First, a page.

Happy Feet

Featuring the voices of Elijah Wood, Hugh Jackman, Nicole Kidman, and Robin Williams. Rated general.

Last year’s March of the Penguins taught us how penguins eat, sleep, and breed in defiance of a harsh Antarctic environment. In Happy Feet, we learn that these lovable waterfowl can do more than march: they also samba, cha-cha, and tap-dance.

Especially tap-dance—this movie has some of the greatest tapping since Basi and Virk. The dancers are so graceful and athletic that their moves seem impossible. Which, of course, they are, this being an animated cartoon. Happy Feet is not science but commerce. And, possibly, art.

Contrary to its trailers, this movie is not really about penguins tap-dancing but about their repression of that impulse. In the world of Happy Feet, penguins find love, solace, and community through singing. Each one is born with a “Heart Song” that emerges as their guiding muse—and which tends to be classic rock.

Our hero is Mumble (voiced initially by Elizabeth Daily and then by Elijah Wood). Though the chick of two excellent singers (voiced by Hugh Jackman and Nicole Kidman), Mumble can only produce a dismaying howl. His compensatory footwork earns him only the scorn of the community, an ill-fed and therefore grumbly lot. Soon Mumbles is on his own, about to meet new friends (including two flavours of the not-totally-played-out Robin Williams) on a strange journey.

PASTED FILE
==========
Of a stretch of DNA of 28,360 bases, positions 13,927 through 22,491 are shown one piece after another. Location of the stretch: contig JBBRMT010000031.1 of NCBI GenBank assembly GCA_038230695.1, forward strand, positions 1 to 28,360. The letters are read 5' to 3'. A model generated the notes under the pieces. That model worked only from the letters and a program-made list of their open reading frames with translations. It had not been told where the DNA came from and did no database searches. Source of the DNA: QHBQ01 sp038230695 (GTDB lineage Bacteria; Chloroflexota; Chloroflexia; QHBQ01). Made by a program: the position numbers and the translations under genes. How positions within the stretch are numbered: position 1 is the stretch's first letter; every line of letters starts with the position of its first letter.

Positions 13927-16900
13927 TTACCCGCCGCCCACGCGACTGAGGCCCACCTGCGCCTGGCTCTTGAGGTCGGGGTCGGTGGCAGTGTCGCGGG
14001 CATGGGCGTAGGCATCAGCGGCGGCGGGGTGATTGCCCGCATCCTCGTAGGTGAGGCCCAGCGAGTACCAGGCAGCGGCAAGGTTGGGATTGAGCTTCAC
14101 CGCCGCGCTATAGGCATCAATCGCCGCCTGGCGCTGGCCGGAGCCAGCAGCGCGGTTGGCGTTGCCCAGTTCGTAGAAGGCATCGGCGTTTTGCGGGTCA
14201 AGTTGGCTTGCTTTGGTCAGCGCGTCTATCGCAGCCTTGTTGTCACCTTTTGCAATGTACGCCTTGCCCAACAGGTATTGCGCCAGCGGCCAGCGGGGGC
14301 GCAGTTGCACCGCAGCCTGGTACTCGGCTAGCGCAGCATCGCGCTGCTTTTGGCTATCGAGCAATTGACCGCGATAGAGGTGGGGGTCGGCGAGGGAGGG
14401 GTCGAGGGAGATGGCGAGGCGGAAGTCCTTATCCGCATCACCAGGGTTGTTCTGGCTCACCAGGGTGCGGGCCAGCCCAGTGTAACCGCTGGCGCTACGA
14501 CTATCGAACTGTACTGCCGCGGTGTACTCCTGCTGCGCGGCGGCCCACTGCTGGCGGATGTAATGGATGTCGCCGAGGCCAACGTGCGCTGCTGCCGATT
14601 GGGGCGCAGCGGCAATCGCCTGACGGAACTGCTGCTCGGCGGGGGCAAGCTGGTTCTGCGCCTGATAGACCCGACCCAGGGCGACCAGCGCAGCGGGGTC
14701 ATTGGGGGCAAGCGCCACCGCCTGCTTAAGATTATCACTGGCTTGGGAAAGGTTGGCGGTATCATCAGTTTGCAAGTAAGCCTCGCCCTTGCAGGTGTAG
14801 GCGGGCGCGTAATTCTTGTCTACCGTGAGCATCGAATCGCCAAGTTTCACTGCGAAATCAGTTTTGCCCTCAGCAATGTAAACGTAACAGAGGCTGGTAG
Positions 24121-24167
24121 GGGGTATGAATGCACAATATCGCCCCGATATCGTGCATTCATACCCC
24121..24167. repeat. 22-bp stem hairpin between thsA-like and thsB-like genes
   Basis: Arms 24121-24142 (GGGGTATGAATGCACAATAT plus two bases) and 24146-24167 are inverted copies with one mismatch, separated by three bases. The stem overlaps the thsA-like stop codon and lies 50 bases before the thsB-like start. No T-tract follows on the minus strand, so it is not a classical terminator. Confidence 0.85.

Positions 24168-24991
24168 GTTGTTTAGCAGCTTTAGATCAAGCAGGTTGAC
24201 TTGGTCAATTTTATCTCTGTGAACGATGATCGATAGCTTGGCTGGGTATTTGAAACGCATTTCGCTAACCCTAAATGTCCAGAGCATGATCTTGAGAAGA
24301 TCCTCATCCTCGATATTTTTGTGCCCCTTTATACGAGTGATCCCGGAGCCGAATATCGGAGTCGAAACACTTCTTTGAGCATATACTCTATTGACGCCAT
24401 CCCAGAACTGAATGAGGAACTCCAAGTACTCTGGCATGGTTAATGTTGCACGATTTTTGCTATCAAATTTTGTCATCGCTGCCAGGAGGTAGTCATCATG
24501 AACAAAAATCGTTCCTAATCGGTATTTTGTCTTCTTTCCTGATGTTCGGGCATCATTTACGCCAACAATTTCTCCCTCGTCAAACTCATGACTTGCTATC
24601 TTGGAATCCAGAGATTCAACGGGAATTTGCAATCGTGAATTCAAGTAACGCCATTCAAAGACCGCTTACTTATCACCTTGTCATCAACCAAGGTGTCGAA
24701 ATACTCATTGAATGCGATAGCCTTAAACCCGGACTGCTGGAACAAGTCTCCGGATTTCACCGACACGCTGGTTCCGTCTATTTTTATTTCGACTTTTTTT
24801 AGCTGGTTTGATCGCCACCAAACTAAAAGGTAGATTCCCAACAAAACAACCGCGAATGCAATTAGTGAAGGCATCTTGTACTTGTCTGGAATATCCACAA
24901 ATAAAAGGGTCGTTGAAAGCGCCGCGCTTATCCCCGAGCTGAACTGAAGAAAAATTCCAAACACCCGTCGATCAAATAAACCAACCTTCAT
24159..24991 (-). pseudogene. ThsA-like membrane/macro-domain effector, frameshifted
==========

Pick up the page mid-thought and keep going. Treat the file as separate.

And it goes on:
I’ve been enjoying the Happy Feet fruit snacks for several weeks and am pleased to report that the movie leaves an equally bizarre and artificial, yet strangely addicting, aftertaste. Director-producer George Miller, further demonstrating his wild eclecticism (the Mad Max movies, Babe, The Witches of Eastwick, Lorenzo’s Oil), evidently decided that his first fully animated movie should have as much detail as a nature documentary. Careful attention to the physics of water, motion capture, and texture create a somewhat unsettling hyperreality. There are rather fewer gags, and more woes, than one ?normally sees in kid-friendly features. It’s almost an un-cartoon.

When the penguins eventually do start to dance, the effect is striking—that is, transfixing and slightly worrisome.